Like

How many speaker per channel @ 2Ohm???

 

New member
Username: Kemikal

Post Number: 1
Registered: Mar-18
Hi,

I'm new to this site and had a scan through to see if i could find anything that resembles my query, but i couldn't find anything, so here i am!

I've purchased a new head unit and a small setup for my car containing the following...

- 2 x 6x9's @ 250rms
- 2 x 16cm components @ 175rms
- 1 x 2ch amp 300rms @ 2ohm
- 1 x 2ch amp 200rms @ 2ohm

...on the basis that i can run it al @ 2ohm and get the maximum for my money, GREAT!

It's been awhile since i last did any car audio, and when it came to planning the wiring, i'm not sure whether i've over purchased, or i'm just thinking too much into it and assuming wrongly.

So, my question is, if i run the speaker sets in parallel, does that mean they'll just take up one channel each, so i can run the 2 pairs, from the 2 (300rms @ 2ohm) channels?

If not, and i just connect them one to each channel, this will be a lower wattage @ 4ohm, right? ...so how would i run them @ 2ohm?

Thanks!
 

New member
Username: Mudflaps

Post Number: 3
Registered: May-18
I think you mean WRMS; sounds like you are preoccupied with wattage claims made by manufacturers.. I find these to be largely a means of marketing when it comes to 6x9's and smaller component sets. While power handling is an important part of system design, it is not the first thing I would look at when choosing speakers. It is hard to say what you can do with what you have without model #'s. You could probably run those "16cm" woofers well into over-excursion with 50 watts if you plan on running them full range in the doors.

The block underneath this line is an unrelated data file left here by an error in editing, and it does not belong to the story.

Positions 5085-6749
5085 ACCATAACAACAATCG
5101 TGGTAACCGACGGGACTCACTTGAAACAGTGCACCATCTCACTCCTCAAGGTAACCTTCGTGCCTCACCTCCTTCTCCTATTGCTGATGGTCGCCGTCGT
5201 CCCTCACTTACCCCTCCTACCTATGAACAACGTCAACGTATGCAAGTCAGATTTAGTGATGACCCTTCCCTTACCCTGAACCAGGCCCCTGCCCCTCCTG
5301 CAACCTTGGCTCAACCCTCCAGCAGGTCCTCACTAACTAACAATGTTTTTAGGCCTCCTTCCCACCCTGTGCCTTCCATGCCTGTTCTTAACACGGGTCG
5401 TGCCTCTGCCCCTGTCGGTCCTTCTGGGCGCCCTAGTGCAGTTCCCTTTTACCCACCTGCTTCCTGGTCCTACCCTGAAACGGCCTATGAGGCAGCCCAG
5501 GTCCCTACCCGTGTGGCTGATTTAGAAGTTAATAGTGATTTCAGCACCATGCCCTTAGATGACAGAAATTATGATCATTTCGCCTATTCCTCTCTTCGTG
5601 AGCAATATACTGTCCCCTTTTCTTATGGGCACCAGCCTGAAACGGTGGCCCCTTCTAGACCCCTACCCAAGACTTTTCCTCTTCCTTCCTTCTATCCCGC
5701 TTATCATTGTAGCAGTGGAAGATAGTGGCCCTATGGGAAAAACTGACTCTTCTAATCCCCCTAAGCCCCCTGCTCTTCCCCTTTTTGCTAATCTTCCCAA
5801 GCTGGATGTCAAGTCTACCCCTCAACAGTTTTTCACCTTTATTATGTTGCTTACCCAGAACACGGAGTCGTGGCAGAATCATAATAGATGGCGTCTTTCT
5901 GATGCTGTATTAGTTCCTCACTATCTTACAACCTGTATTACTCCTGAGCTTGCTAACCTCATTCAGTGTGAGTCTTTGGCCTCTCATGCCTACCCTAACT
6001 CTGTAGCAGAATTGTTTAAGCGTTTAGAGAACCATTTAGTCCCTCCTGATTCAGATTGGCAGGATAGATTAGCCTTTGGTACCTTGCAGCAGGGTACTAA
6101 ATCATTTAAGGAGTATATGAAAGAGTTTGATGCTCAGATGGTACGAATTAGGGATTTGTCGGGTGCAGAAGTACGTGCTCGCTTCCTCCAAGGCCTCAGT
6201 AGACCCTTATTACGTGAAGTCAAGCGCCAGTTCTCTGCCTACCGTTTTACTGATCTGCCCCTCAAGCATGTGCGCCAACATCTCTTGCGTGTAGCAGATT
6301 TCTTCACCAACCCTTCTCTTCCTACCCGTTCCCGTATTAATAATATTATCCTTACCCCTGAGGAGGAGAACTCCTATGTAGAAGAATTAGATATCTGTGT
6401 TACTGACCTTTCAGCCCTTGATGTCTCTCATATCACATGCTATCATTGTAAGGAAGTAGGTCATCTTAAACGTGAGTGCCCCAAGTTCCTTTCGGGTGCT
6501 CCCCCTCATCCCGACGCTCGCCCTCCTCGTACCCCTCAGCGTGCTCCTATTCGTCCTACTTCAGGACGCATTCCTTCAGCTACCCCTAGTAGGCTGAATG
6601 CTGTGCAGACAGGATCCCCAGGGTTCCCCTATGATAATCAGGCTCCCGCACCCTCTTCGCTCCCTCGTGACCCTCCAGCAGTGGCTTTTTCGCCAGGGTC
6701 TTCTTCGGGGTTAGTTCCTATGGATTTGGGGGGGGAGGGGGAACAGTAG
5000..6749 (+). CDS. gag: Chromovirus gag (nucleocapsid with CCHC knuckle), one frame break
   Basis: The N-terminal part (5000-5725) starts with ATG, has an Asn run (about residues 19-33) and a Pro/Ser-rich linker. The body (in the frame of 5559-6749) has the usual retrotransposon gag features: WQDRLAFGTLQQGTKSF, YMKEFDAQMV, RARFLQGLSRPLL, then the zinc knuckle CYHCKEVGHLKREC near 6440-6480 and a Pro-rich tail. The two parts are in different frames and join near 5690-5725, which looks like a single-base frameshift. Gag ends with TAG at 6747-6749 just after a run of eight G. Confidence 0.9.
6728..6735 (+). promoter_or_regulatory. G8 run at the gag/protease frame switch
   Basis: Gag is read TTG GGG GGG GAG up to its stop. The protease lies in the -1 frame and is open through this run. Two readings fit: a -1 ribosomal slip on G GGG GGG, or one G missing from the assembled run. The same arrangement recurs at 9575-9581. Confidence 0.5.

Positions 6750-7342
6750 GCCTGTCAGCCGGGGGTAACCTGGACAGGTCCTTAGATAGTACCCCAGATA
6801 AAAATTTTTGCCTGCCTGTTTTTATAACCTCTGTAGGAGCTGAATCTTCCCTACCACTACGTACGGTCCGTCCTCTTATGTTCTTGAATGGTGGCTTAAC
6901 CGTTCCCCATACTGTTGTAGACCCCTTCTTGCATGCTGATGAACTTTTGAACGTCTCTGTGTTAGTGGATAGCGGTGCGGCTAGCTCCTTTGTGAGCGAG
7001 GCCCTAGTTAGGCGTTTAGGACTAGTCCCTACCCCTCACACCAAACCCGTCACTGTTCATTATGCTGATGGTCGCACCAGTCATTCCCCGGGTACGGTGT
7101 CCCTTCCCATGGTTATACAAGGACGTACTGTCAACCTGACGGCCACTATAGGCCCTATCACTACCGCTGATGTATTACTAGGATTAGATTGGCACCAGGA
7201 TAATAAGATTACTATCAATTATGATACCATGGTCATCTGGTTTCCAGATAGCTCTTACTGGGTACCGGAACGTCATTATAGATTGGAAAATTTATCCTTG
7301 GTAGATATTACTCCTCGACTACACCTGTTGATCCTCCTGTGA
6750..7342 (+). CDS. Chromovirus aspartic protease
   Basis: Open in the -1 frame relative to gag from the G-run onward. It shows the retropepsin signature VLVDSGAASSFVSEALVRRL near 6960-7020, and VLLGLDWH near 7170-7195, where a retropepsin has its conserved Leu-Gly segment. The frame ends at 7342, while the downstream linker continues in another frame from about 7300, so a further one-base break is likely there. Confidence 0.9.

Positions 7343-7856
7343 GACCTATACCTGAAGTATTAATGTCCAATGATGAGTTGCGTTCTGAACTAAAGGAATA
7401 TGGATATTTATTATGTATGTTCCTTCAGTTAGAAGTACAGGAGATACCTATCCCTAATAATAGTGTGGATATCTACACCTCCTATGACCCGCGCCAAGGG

To produce four discrete channels of sound (LF, RF, LR, RR) you will need to run four amplifier channels. Wiring two identical speakers together in parallel typically means you will be halving the resistance, and they will produce (mostly) the same sounds.

Wiring two different speakers in parallel will do weird things and can be interesting, but is not recommended unless you know what you are doing. Passive crossover networks can be built to accomodate different impedance curves and driver efficiencies, but it doesn't sound like this is what you are into.

Amps running at 4 ohms instead of 2 will overheat less, sound better (more headroom) and it is my guess you will still have far more power than those speakers could possibly absorb without damage, unless you cross them pretty high..
« Previous Thread | Next Thread »

Add Your Message Here

Bold text Italics Create a hyperlink Insert a clipart image Add a YouTube Video
Need to Register?
Forgot Password?
Enable HTML code in message
   

Facebook

Shop Related Deals

Directory

Main Forums

Today's Posts

Forum Help

Follow Us